Although not a one-trick pony, Milos Raonic’s serve will always be his launchpad for success

Osman Samiuddin reflects on the Mubadala World Tennis Championship final and ponders how far Milos Raonic and his monster serve can go in the game.
Milos Raonic unleashes one of his trademark serves against Rafael Nadal in the final of the Mubadala World Tennis Championship. Ali Haider / EPA
Milos Raonic unleashes one of his trademark serves against Rafael Nadal in the final of the Mubadala World Tennis Championship. Ali Haider / EPA

For all that modern tennis has neutralised the big serve, as a weapon, it can still take you a long way. Milos Raonic is more than just a big serve — more of which shortly — but, boy, his version of big is really big.

As a weapon it was honed when he was a kid, training early mornings in Ontario, Canada. He would go very early with his father, because any later and the court costs would be too high.

Because nobody else was around to practice against that early, Raonic spent two hours pretty much just serving. Few current players serve as hard as he does and he is unapologetic about its potency as a weapon: “I aim on the line every single time I step up to serve,” he said in an interview in 2014. “My intention is, hit that ace.”

He can and has done it often enough: in 2012, 2013 and 2014, he was the second-highest server of aces on the tour and he would have been higher than the fifth he finished in 2015 had he been injury-free.

But, as could be glimpsed in his straight sets loss to Rafael Nadal in the final of the Mubadala World Tennis Championships (MWTC) on Saturday the serve is both a weapon and a mask.

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It overshadows the fact that he has a fairly evolved — and still evolving — game beyond the big serve. Essentially, everything he does after the serve still follows from the nature of the serve, or, big man tennis as it is known. But his game is not as beholden to it as you might imagine.

For one, he is a deft presence at the net with good hands and, importantly, good nerve. He is not afraid to come in and stay there, and as he revealed later, it is a conscious decision to incorporate the tactic into his game.

“I think I was coming in a bit more [tonight], working my way up to the net,” he said. “I think I have to find a little bit of balance. Today, serve and volley I probably did 60-70% of the time. On second serves maybe I need to find more of a balance but it is definitely something I want to incorporate in my game.”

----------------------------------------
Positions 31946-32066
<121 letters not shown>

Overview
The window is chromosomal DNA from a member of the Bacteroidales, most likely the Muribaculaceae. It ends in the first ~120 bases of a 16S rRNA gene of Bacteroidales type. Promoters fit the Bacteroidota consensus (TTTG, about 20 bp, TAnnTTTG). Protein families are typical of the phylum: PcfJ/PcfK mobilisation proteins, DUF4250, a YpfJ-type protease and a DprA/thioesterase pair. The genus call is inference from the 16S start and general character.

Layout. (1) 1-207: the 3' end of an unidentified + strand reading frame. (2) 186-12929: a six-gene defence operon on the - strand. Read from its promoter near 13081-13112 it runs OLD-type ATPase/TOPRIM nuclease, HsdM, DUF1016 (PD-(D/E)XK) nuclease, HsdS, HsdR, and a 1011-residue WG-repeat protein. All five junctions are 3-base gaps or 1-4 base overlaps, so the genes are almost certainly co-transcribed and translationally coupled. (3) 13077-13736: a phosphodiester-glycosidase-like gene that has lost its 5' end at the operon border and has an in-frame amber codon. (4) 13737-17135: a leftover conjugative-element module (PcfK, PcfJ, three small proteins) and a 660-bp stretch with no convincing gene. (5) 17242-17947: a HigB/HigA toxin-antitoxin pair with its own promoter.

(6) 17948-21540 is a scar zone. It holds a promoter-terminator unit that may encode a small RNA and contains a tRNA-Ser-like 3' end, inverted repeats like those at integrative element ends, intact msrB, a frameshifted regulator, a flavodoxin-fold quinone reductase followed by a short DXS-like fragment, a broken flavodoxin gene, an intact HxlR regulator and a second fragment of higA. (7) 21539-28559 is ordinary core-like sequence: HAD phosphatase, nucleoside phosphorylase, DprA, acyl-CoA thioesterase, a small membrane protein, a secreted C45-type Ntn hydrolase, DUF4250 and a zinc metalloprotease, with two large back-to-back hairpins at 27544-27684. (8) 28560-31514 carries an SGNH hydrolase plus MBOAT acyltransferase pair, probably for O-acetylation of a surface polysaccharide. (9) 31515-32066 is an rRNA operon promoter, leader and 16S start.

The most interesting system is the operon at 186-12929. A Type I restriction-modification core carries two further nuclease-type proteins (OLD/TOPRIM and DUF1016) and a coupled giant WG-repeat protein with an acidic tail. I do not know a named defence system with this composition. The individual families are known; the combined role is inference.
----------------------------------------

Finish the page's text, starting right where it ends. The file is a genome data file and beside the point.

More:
Though his 6’5” frame makes him appear awkward when he moves in, it does give him coverage. In the seventh game of the second set, it enabled him to reach a Nadal pass on his backhand side, and his touch allowed him to put a fine volley away. It drew applause from Nadal himself.

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More needs to happen for him to become a consistent disturbance to tennis’s top five, as he has long been predicted to be. As on Saturday night, the feeling remains if you can break him once, it might be enough, and he has won only five out of 32 matches against Roger Federer, Novak Djokovic, Rafael Nadal, Stan Wawrinka and Andy Murray.

His health, as he has been at pains to point out in Abu Dhabi, will be a major factor. Injuries interrupted what seemed, finally, like a coming of age last season. But he is, he thinks, fitter than ever before.

The recruiting of former world No 1 Carlos Moya as his coach might make a difference too. Moya could imbue his game with the rugged nous that makes a difference at elite levels.

Tellingly, Raonic feels Moya will bring him “that kind of calm and peace in moments where maybe I can’t find it on my own off the court and before the important matches.”

It could be the moment at which his game, his career really takes off. “I’m playing well, I’m fit,” he signed off in Abu Dhabi, “and dammit if I’m not hungry.”

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Published: January 2, 2016 04:00 AM


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